The Slow Death of Coachella's Local Vendor Economy
The sight of bacon-wrapped hot dogs sizzling atop metal trays, their fatty aroma intermingling with desert dust and the odor of dead grass, has been a familiar part of the Coachella Valley Music Festival for many years. But not this year.
Where they once could be found along any entry path at any hour of the day, the hot-dog vendors can now only be found at the very end of each night in the northeast parking lots at the end of the Yellow Path.
“You could still buy hot dogs almost anywhere out here up until about two years ago,” explains pedicab driver Nahná. This year marks his fourth year in a row working at the festival, and he's noticed many incremental changes during that time. “Now you can only buy them over at Yellow Path, but I think they can only sell at the end of the night.”
Read: More Coachella 2016 coverage
It's a stark contrast to what I remember from when I attended Coachella religiously from 2003 to 2009. The sight of hot dogs sizzling on grills was common from day to night in what was a functioning, miniature economy of bartering and reselling, fueled by the ingenuity of both locals and festival-goers.
Kids as young as 10 would post in a spot close to the entrance with stacks of 24-packs of bottled water at their side. Catering to thirsty festival-goers, they could easily make a small fortune in a day, much less an entire weekend.
Another common sight was local families posted up under the shade of a tree in the parking lot areas, spending time together while someone kept a barbecue grill going to sell hamburgers and hot dogs to folks walking through the lot. I recall one year when an attendee who brought his own grill bartered with another starving music fan nearby: three burgers for three pills of ecstasy.
The expansion of and changes to the parking areas in recent years has destroyed that old, DIY economy, with much of the action now confined to the camping areas only. Nahná pointed out some of the safety concerns that brought about the changes.
“There’s too much traffic between bikes and the carts around here,” he says waving a finger towards the Blue Path and Green Path parking lots south of the Empire Polo Club. As he spoke, a pair of volunteers in neon yellow vests stopped foot traffic into the festival to allow three carts to zip by on a muddied path.
“There’s a lot more foot traffic up at Red [Path] and Yellow [Path],” he continues. “That’s why there’s more bikes down here than up there. It’s too difficult to ride through those narrow areas.”
Perhaps the biggest change at Coachella in recent years has been the absolute elimination of foot traffic on Madison and Monroe Streets between Avenue 48 and Avenue 52. Coachella organizers AEG/Goldenvoice cited safety as the reason for change (and it's true that being a pedestrian near Coachella can be dangerous — last weekend, an attendee was struck and killed by a motorist at a nearby intersection), but keeping pedestrians off Coachella's two busiest entry and exit streets has, intentionally or otherwise, effectively shut down most of the local underground economy that used to spring up around the festival. The sight of a local resident basking in the shade of her own umbrella on the sidewalk or dirt paths leading into the polo fields, with a large cooler filled with bottled water and snacks for sale, is a thing of the past.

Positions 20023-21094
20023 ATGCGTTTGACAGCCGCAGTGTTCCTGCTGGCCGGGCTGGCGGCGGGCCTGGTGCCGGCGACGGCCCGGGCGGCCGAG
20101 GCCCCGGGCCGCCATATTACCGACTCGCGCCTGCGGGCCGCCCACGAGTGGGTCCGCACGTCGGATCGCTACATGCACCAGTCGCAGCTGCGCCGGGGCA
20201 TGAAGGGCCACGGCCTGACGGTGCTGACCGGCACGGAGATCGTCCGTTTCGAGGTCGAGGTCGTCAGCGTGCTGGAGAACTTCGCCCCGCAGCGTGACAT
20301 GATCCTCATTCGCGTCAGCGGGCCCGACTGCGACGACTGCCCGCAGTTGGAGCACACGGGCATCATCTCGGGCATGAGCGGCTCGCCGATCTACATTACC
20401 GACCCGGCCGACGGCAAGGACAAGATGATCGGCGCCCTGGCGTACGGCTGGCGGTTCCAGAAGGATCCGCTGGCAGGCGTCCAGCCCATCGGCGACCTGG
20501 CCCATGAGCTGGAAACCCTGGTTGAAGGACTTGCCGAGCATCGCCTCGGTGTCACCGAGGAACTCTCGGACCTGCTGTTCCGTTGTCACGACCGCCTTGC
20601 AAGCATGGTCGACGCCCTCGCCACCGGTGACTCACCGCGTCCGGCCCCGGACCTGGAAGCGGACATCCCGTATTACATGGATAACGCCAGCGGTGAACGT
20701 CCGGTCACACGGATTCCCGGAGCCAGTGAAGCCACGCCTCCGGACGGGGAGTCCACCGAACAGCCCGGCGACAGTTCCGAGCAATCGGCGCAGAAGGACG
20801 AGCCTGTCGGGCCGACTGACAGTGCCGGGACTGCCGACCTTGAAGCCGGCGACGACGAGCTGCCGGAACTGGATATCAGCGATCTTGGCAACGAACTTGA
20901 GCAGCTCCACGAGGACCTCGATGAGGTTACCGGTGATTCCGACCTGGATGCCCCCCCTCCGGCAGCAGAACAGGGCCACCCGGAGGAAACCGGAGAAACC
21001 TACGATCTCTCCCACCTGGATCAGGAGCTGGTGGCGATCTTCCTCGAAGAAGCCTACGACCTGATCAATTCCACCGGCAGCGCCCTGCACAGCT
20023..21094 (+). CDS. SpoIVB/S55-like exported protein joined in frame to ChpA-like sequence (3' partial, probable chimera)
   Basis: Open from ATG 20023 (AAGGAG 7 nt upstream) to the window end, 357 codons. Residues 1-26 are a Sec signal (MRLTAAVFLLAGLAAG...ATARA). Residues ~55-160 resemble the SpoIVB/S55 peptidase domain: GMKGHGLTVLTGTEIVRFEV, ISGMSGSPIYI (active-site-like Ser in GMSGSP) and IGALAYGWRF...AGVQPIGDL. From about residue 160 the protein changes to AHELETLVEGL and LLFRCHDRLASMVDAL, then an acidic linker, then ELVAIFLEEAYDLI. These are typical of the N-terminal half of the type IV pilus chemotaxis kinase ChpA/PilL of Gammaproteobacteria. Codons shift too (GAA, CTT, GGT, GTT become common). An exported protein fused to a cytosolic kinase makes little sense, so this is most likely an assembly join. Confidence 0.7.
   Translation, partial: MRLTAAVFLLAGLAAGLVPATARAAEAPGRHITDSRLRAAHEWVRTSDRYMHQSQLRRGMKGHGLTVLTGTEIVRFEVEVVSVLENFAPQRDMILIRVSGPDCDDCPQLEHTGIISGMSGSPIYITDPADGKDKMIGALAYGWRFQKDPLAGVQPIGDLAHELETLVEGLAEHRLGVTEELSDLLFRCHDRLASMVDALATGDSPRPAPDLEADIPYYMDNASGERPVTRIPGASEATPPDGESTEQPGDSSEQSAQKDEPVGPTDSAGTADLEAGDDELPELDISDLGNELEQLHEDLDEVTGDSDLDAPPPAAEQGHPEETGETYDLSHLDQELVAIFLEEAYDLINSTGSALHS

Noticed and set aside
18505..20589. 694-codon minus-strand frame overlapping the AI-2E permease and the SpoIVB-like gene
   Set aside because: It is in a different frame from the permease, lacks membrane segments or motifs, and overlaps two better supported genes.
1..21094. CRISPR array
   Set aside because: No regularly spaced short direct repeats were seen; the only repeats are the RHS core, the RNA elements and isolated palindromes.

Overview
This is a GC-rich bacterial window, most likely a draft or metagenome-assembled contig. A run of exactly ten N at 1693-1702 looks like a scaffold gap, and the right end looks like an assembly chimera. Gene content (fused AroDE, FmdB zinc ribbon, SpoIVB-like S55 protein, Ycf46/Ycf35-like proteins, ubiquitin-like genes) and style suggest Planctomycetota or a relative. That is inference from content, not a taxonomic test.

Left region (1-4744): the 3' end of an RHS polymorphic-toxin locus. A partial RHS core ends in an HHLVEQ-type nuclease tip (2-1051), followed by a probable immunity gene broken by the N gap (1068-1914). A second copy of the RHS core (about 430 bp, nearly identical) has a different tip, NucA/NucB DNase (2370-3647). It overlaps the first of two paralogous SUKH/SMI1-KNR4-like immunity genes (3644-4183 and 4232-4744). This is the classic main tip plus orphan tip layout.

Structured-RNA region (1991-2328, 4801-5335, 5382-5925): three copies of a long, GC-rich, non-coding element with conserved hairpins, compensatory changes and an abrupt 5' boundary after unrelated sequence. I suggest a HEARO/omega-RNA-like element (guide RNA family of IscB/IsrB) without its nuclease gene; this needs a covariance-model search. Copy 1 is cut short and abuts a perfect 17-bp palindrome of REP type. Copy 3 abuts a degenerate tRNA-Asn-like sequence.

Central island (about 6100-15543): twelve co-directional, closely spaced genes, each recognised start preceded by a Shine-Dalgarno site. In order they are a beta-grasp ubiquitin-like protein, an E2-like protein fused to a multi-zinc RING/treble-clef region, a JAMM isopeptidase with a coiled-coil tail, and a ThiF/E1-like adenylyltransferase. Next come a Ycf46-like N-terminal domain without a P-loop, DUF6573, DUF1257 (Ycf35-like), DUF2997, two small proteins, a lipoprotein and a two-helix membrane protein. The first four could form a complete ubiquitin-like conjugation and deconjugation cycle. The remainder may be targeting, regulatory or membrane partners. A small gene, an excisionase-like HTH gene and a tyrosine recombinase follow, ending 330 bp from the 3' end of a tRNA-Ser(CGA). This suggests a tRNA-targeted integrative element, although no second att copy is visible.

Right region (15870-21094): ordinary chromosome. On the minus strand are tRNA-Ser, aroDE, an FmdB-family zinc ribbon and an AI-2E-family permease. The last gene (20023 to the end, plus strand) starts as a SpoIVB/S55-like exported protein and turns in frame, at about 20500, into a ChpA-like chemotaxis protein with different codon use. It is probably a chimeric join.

Other festival policy changes concerning pick-up and drop-off locations, shuttles, taxis, and Uber rides have also negatively impacted parts of the local economy. In their OC Weekly story “What’s It Like to Live Right Next to Coachella?”, Denise De La Cruz and Candace Hansen met a resident who is a member of a local church that would raise funds during festival weekends by offering shuttle services to festival-goers.
“The revenue from the limo service provided much needed funding for the church programs,” they wrote, “but unfortunately when Coachella changed their parking and drop-off procedures and regulations last year, the church became unable to operate their limo service, which negatively impacted their yearly budget.”
The pedicab guys will take you to and from your car at Coachella, for a price.
Ironically, the bicycle cab drivers (whom many at the festival assume are locals) also take part in Coachella's economic gentrification. As Nahná explains it, AEG/Goldenvoice has a contract with two companies. Those two companies hire bike cab drivers from around the country to work as independent contractors, a sort of Uber for bike cabs.
"I'm actually from Houston," he admits, "and I'm working out here with guys from Chicago, Austin, and from all over the country. The money you make both weekends is worth coming out for."
That’s not to say that there aren’t local hustlers out there still making a buck, too, such as the small band of hot-dog vendors on the Yellow Path each night, as well as scalpers trying to buy up wristbands from early departers. And of course, Airbnb has created an even bigger economy for locals willing to rent out their homes to festival-goers (though this mainly benefits wealthier Coachella Valley residents who own a second place to sleep).
There is, however, a strong, concerted effort by AEG/Goldenvoice to protect their economic interests by shielding their contracted food, beverage, and transportation vendors from having to compete with enterprising locals, under the guise of safety and convenience concerns.
Meanwhile, the small band of hot-dog and bottled-water vendors at Yellow Path continue their hustle despite the challenges against them: a combination of wind and dust attacking their food, ambivalent festival-goers with a shower and a nap their main focus, and a powerful corporation that appears determined, slowly but surely, to force them out of existence.
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